Saturday, July 7, 2018

Oulipo Canada Dry

Here's the latest in my series of permutations of The Insult that Made a Man Out of "Mac." This one is an attempt to create a Canada Dry. According to The Oulipo Compendium, a Canada Dry is fake constrained writing-- a work that seems like the product of a constraint, when it actually isn't.

You'll have to let me know if I pulled it off. For comparison, here again is an actual constrained comic from 2010, an N+7. Every major word and image was replaced by the seventh word of the same type (noun, verb, adverb, adjective) following it in a dictionary.

Tuesday, May 29, 2018

Student Spotlight: Inking Comics

A kaleidoscopic two page spread from Kyle Rose's final Inking Comics project.

Inking is an essential skill for comic artists. We use variations in contrast to direct the readers' attention and guide them through the comic story. I can attest that this is a difficult medium to figure out on one's own, but not hard to learn competently if someone will explain it.

This spring, I was blessed with a particularly strong group of students for Inking Comics. By the end of the course, they weren't only inking effectively, they were offering solutions to tricky passages in each other's projects and discerning among professional inkers which ones were doing their job and which merely showboating with fancy techniques.

A page made of shots from within the classroom.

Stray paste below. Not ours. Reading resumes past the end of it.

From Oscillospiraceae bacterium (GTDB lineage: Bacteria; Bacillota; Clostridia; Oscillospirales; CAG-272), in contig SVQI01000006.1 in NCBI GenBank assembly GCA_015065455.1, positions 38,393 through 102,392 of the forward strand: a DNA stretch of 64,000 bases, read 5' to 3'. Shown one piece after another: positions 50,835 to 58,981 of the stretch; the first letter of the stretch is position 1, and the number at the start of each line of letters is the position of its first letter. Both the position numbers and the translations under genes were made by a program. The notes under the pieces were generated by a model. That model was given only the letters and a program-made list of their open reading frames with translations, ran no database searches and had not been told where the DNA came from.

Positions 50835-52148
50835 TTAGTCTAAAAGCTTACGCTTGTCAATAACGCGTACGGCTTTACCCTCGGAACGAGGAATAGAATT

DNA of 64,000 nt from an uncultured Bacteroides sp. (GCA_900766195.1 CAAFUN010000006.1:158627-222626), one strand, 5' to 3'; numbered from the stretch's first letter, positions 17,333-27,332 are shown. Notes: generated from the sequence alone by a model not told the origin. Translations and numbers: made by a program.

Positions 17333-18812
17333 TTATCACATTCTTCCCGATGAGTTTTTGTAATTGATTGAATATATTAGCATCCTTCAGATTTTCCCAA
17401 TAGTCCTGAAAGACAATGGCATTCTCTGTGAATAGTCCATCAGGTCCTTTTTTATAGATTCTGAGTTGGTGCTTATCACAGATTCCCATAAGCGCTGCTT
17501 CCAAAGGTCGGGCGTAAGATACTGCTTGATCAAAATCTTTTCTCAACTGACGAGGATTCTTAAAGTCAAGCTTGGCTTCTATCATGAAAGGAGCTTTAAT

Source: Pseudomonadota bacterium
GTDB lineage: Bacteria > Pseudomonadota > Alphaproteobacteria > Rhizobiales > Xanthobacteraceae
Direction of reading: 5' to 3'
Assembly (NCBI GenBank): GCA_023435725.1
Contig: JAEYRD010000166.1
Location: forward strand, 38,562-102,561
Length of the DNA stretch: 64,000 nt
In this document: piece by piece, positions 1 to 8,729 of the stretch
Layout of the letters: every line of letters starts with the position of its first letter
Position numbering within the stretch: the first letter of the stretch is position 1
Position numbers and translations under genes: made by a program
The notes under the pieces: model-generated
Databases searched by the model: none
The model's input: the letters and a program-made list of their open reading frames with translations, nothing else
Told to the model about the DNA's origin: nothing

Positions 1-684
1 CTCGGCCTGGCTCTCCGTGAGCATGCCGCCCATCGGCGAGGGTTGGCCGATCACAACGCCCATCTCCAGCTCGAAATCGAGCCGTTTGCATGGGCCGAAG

Kyle Rose has taken some of my classes more than once and swears by them. For me, it's a thrill watching him continually refine his skills and produce ever more impressive comics.

A figure study with a single light source by Howell Murray

Howell's ink and dry brush impression of the model dancing with death.

A page from Howell's comic project.

Howell Murray is, I think, new to the comics medium. He took to it like a duck to water, producing pages and images that are reliably expressive, entertaining, and clear.

Project pages from Felix Quinonez.

Felix Quinonez is another recurring student who just keeps getting better and better. Organizing all those details is a daunting challenge, but Felix is up to it. Together, Felix and Kyle edit a comic anthology, Emanata.

Britina's first version of her comic was really good...

...but look at it now!

Britina Cheng amazed us all when she took her already ambitious minicomic from fall's Cartooning Basics project and redrew the whole thing in an enlarged and expanded version, in time to sell out her first printing at a zine fair. With her kind of drive, Britina picks up skills at an accelerated pace.